Concept of Air Power
In just one century Australian military aviation has evolved from slow biplanes such as the Bristol Boxkite that could barely lift one person, to large, complex machines capable of placing a bomb precisely on target, tracking enemy aircraft 200 kilometres away, or even transporting large numbers of personnel across the world.
The first widespread use of military aircraft to support warfare was during World War I. While aircraft were used initially for reconnaissance over enemy territory, military commanders started to develop concepts using aircraft in other ways. Aircraft were fitted with guns for use against enemy aircraft, and to bomb enemy targets firstly by pilots simply dropping bombs and then by way of bomb racks mounted under aircraft wings. During the Battle of Hamel in July 1918 the Australian Flying Corps (AFC) even developed a system of delivering ammunition to advancing troops by parachute.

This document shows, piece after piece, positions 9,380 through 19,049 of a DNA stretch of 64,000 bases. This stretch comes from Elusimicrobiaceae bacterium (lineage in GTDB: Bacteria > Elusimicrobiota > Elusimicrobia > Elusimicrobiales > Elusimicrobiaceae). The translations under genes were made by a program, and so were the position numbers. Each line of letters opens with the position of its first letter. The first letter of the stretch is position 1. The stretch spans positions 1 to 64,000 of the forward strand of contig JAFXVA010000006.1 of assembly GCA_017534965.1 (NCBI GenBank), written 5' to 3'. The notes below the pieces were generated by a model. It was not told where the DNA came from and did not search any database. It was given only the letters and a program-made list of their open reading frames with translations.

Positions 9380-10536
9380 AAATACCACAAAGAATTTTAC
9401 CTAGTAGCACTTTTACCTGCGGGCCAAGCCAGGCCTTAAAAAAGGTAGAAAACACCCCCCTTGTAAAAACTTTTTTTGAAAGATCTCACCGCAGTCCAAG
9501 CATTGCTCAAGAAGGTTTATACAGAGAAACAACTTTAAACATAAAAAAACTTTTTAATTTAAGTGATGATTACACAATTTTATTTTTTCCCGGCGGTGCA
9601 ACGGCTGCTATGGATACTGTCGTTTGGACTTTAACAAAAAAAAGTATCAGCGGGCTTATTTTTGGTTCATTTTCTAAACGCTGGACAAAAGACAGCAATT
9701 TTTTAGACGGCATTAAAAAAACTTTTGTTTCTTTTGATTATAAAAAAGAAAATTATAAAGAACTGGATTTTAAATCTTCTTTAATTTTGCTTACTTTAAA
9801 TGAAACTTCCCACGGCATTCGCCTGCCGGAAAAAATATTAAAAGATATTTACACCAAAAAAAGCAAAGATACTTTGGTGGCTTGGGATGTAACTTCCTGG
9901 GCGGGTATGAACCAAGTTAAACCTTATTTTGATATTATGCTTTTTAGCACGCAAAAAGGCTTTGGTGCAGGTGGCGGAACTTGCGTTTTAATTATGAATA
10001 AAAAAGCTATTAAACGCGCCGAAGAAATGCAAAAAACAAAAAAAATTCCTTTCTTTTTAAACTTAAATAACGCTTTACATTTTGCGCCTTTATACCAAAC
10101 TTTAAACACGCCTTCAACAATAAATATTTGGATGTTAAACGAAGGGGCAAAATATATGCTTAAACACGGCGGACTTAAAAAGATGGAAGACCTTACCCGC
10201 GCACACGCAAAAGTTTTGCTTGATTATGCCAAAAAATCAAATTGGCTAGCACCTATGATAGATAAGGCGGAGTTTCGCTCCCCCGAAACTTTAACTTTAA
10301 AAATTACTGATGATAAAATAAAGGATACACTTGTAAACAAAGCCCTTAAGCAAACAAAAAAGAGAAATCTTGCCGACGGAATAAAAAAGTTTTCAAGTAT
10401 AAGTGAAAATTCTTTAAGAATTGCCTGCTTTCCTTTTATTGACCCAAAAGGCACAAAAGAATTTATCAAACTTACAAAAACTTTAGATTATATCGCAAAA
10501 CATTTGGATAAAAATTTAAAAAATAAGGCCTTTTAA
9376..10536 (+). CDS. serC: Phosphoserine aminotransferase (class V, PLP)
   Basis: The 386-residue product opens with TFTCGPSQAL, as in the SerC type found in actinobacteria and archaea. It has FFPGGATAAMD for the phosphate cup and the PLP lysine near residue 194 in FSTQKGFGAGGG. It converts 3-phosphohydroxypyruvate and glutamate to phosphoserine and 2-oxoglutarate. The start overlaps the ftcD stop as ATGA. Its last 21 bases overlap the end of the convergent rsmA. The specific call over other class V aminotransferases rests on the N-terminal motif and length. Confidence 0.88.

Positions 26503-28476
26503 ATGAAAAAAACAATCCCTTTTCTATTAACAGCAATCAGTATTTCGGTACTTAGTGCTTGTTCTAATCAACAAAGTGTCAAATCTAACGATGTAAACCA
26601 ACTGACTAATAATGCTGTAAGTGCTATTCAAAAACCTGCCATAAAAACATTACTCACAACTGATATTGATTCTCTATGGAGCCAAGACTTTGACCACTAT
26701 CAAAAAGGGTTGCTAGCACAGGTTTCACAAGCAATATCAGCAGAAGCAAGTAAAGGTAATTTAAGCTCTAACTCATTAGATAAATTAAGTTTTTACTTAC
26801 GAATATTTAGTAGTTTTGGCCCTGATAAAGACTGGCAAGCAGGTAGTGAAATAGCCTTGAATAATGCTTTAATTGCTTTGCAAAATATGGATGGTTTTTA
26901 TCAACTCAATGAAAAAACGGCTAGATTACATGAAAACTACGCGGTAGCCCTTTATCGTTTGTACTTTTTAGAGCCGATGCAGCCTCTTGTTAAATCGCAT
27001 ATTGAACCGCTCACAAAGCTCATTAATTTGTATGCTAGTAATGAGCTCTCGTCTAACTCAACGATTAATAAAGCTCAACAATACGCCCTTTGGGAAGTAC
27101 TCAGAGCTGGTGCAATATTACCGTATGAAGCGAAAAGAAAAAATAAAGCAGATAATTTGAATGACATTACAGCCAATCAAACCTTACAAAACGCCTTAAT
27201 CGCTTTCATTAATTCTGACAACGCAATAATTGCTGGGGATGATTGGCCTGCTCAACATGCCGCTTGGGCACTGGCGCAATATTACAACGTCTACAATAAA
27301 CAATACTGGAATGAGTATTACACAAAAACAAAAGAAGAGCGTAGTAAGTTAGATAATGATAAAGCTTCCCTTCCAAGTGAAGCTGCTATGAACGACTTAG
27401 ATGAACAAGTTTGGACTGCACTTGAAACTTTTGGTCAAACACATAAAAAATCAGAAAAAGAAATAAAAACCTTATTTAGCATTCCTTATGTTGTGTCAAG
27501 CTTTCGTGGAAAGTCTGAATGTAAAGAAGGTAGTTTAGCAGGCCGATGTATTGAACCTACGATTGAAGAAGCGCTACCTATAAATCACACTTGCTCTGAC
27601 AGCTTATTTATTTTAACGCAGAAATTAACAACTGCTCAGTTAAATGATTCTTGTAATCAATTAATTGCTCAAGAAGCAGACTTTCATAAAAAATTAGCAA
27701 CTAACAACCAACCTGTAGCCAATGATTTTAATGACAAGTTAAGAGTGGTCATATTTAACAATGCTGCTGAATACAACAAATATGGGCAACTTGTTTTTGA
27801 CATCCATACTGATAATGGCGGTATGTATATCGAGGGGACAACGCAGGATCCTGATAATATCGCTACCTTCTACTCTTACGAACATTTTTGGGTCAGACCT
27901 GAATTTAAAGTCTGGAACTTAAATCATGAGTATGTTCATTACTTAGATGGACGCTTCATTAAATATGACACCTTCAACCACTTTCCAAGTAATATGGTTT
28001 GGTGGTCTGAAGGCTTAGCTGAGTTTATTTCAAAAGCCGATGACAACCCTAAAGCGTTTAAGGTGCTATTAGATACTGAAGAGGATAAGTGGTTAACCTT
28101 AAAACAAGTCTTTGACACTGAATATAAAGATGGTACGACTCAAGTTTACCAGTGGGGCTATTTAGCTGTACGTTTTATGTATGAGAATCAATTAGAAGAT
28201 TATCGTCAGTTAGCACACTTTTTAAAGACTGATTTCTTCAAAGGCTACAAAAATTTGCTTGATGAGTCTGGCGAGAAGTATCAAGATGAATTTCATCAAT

Little attention was given to concepts that employed air power in support of warfare within Australia. One of the few officers who considered air power theory was Captain, later Air Vice-Marshal, Henry Wrigley, who recorded his ideas and published a book ‘The Battle Below’ in 1935.